Redeeming Alma: The Songs of Alma Mahler
History has not always been kind to Alma Mahler. Upon reading her obituary in December, 1964, the politically-incorrect songwriter Tom Lehrer penned these words about her relationship with Gustav Mahler:
Their marriage, however, was murder.
He'd scream to the heavens above,
"I'm writing Das Lied von der Erde
And she only wants to make love!"1
In light of such lyrics, redeeming Alma might seem a formidable task. Companion, lover, and muse to Vienna's best and brightest in the early twentieth century, Alma inspired symphonies, paintings, and poems. Thanks to scholarship that began before her death, we know that she, too, had a creative spirit. Nevertheless, when I presented portions of this essay at the 2002 Annual Meeting of The College Music Society, I discovered that a number of my colleagues were unaware of her work. Thus, another look at Alma is warranted.
A composition student of Zemlinsky, Alma Schindler's music defined her early life. Upon her marriage to Mahler, however, she stopped composing at his insistence. Few of her works survive; fourteen songs have been published and recorded. "Die stille Stadt" is representative of her work and is examined in this essay.
A portrait of Alma emerges from the interconnectedness of influences on her and their manifestations in her music. For example, Alma adored Richard Wagner, calling him the "greatest genius of all time"—the song featured in this study begins with the Tristan chord.2 Her songs, perhaps even more than her writings (in which selective recall occasionally played a part), reveal Alma's true nature. They verge on the melodramatic, as did Alma; they are complex, as was Alma; they are contradictory, as was Alma. It is in her songs that we meet her, and it is through her songs that she assumes her rightful place.
I first became intrigued with Alma Mahler while preparing a recital of songs by women composers. In order to understand her music, I needed to know more about the woman. Why is Alma's published output limited to fourteen songs? After all, unlike many other aspiring women composers of her time, she had access to musical training. This study of Alma begins with an overview of her life. For a more extensive inquiry, I refer the reader to Keegan's work, cited earlier. Keegan's monograph is a study of Alma's life and work and draws on original sources, such as Alma's handwritten diary, housed at the Van Pelt Library at the University of Pennsylvania. Keegan provides her own translations and sheds light on the contradictions between the diary, recorded contemporaneously, and Alma's memoirs, in which she portrays herself in the most flattering light possible. As Keegan points out, this was, of course, Alma's perfect right.3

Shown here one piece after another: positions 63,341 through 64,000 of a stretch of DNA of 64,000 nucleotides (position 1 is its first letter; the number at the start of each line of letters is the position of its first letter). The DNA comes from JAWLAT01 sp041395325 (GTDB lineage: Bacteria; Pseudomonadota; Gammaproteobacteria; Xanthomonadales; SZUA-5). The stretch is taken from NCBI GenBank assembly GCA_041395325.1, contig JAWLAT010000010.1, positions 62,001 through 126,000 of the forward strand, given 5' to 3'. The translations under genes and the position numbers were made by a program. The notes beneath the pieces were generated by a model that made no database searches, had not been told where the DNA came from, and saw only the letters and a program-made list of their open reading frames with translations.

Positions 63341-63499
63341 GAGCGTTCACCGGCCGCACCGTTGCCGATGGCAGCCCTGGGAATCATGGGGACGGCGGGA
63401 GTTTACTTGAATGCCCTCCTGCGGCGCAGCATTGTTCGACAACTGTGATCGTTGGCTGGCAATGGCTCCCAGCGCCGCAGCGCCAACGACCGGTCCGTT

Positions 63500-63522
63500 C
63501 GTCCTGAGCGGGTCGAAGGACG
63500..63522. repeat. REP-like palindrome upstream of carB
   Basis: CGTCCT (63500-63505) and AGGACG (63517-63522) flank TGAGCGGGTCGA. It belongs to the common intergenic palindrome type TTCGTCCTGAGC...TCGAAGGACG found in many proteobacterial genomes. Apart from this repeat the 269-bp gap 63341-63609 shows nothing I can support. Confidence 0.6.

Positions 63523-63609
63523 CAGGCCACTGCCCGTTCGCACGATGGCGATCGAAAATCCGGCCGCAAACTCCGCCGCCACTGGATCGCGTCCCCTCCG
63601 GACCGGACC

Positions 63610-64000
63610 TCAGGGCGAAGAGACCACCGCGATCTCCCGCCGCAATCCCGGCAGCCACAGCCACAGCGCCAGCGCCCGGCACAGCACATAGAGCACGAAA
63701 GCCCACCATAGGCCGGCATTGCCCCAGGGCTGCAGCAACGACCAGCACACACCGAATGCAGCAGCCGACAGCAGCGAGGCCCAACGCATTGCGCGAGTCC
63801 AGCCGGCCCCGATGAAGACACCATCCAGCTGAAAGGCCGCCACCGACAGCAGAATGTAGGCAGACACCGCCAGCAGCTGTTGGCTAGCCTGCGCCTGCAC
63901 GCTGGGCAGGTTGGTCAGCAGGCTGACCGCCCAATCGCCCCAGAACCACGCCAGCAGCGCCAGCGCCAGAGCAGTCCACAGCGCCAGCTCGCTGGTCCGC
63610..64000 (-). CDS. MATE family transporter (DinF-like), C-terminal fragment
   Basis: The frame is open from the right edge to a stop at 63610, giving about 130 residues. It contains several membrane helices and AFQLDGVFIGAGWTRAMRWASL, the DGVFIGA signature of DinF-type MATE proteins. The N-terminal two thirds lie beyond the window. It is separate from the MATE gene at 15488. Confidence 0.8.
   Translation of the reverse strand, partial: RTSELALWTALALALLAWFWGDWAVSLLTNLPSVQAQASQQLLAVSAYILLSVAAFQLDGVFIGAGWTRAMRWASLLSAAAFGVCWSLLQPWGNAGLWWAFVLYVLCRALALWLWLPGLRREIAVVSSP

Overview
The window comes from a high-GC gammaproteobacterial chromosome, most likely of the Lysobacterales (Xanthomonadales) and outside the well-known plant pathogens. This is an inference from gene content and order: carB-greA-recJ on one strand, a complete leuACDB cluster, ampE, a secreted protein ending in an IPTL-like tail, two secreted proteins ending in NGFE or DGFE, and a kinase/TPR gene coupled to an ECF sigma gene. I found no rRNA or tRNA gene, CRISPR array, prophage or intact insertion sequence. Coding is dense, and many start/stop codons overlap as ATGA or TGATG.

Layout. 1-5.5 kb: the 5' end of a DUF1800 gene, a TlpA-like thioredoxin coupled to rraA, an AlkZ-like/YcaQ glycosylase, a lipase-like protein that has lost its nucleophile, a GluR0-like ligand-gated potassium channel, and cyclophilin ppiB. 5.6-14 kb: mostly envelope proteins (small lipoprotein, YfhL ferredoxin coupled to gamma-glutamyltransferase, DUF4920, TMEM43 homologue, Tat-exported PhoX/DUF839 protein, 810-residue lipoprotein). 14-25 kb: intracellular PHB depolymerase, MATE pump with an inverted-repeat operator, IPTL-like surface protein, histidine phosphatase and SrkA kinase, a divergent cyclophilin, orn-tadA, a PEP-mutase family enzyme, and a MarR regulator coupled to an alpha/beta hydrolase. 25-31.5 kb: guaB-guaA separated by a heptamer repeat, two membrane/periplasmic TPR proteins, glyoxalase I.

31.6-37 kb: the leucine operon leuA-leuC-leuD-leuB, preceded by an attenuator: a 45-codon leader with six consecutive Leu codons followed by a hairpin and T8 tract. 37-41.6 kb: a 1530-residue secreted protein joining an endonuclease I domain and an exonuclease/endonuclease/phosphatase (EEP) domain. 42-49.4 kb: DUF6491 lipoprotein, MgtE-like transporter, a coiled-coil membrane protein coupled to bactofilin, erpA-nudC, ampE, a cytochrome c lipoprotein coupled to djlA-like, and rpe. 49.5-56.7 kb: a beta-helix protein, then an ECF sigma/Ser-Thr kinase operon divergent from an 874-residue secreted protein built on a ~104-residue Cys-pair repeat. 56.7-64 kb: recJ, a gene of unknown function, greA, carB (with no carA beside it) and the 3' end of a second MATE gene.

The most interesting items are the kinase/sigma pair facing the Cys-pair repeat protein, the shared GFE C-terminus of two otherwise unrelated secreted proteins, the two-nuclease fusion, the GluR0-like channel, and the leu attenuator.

To understand Alma, it is necessary to invoke the atmosphere of fin-de-siècle Vienna. Marked by the Weltschmerz that accompanied the decline of Romanticism, this was the era of Frank Wedekind's Lulu plays and Dr. Freud's theories of sexuality. Writer Stefan Zweig described Vienna as "sticky, perfumed, sultry, unhealthy."4 It was in this hothouse that Alma Schindler came of age.
The daughter of landscape painter Emil Schindler, Alma spent hours in her father's studio, where he often sang to her. Perhaps inspired by his voice, she began composing songs at age nine. Sometime between 1897 and 1900, the year Alma turned twenty-one, Alexander von Zemlinsky became her composition teacher. They shared an infatuation with Wagner, and Zemlinsky became one of her many suitors.
In 1901, mutual friends introduced her to Gustav Mahler. In a lengthy letter to her upon their engagement, Gustav made it clear that she was to live for his music, not hers. He called the idea of a husband and wife team of composers, such as Robert and Clara Schumann, "ridiculous" and "degrading" and insisted that Alma stop composing.5 Somewhat melodramatically, Alma agreed to give up everything for him, to "live only for him."6 She had dated a succession of older men, perhaps hoping to replace the father she had lost at age twelve. Gustav was nearly twenty years her senior, and she had a keen appreciation of his artistic status, so it is not surprising that she deferred to him. She became his copyist, but this vicarious form of composition did not satisfy her. The resentment spilled over into their daily lives and threatened the marriage.
Alma and Gustav were married in 1902, and later that year, daughter Maria was born. Daughter Anna followed in 1904. Maria's death from scarlet fever in 1907 drove Alma and Gustav apart, and the marriage reached a crisis in 1910 when Alma had an affair with architect Walter Gropius. Gustav began to understand that in preventing his wife from composing, he was inflicting a grievous wound on her and on their relationship. He retrieved her songs and played them. She must have been pleased to hear her music again after many years of silence. He insisted that she polish the songs and prepare them for publication. Fünf Lieder were published in 1910, and in March, 1911, Frances Alda premiered "Laue Sommernacht" in New York.